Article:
On northern Michigan’s famous Leelanau Wine Trail, there is one place in particular that is exceptionally unique. Tandem Ciders is located just north of Suttons Bay, down some extremely twisty, country roads. The drive down M22 and its subsequent roads is gorgeous in itself, then a large barn with a tandem bicycle presents itself, giving off a very old-fashioned, welcoming feel.
I recently had the pleasure of attending Tandem Ciders’ Wassail, which is the welcoming of a good apple crop for the cider in the upcoming year. The tasting room was cozy and inviting, dimly lit, and full of jolly, cider drinking locals. Free samples of the sweet and hard cider were in abundance, my favorite being the Smackintosh. This delicious, sweet cider was the perfect balance between a candy apple and a crisp Macintosh. I left with two bottles and the good feeling that I had actively assisted in ensuring a good apple crop for this upcoming year.
Dan and Nikki Young met over British-style beer in Greenfield, Massachusetts. Dan was the fortunate owner of a pub called The People’s Pint that Nikki just happened to be a frequent customer of. The two bonded over their love for beer, and their friendship quickly progressed. During the summer of 2003, the two set out for England to take a tandem bicycle tour. Throughout this bicycle tour, the two kept coming across pubs and desolate barns that specialized in hard cider. Nikki quickly fell in love with the cider she sampled, which offered a lovely change from the flat ales she kept encountering. After the tandem bicycle tour, the two moved to Michigan, got married, and got to work on the business plan that would eventually evolve into Tandem Ciders.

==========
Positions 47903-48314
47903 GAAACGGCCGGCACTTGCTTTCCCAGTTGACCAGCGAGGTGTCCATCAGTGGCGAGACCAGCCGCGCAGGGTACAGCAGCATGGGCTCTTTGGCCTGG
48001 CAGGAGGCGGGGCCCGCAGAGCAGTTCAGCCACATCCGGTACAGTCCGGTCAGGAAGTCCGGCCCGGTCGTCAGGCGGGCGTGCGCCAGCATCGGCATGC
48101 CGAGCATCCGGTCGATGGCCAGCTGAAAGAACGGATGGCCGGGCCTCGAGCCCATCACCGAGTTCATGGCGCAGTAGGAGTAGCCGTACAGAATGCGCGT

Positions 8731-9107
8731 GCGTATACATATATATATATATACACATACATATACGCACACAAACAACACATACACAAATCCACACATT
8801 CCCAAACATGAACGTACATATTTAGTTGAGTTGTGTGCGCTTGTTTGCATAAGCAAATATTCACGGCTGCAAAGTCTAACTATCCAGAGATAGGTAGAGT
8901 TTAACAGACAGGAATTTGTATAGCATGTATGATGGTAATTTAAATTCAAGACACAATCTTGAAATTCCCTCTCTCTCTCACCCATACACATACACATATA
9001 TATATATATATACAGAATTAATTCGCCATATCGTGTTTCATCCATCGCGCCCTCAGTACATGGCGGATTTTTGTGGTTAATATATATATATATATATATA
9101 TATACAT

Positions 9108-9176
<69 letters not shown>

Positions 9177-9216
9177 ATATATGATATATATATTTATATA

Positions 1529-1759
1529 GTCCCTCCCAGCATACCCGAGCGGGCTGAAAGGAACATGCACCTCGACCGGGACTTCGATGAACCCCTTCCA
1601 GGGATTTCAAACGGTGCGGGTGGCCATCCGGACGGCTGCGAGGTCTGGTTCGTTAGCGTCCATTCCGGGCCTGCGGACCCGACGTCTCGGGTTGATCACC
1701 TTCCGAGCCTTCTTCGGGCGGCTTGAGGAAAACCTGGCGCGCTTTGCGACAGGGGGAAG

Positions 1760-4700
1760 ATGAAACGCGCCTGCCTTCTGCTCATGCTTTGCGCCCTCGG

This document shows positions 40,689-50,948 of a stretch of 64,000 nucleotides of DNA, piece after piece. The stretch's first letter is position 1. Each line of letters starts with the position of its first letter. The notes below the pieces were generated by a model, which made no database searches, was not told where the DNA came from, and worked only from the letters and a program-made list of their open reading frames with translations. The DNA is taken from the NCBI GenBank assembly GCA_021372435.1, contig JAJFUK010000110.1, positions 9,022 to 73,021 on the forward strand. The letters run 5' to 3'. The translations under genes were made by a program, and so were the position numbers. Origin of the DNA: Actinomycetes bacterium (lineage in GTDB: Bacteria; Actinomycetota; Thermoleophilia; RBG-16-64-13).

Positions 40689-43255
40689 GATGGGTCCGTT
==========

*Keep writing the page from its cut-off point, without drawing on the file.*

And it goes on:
The goal these two set out to achieve was to produce ciders that reflect the beauty of the apple it was created from. The Youngs wanted to build on what the Leelanau area already had to offer, emphasizing the “scenic beauty and rural character.” Each collection of cider is made from a small batch of fruit, which is turned into juice with a traditional rack and cloth press. The juice is then fermented using different styles, turning it into cider. This can then either be served ‘straight’ or “blended with a little Leelanau County imagination.” For the sampling of their many ciders, Dan and Nikki were determined to create an atmosphere that reminded them of the pubs they encountered in England; warm, fun, and intimate. This effect produced the perfect ambiance for cider sampling, with the result being many regular customers.
Leelanau Peninsula was named by the Native Americans to mean, “Land of Delight,” and the Youngs have done a fabulous job of keeping this delight alive through their cider. From sweet to hard and an assortment of flavorful ciders in between, Tandem Ciders brings the feel of Northern Michigan to every bottle. ~Jennifer Hamilton, Feature Writer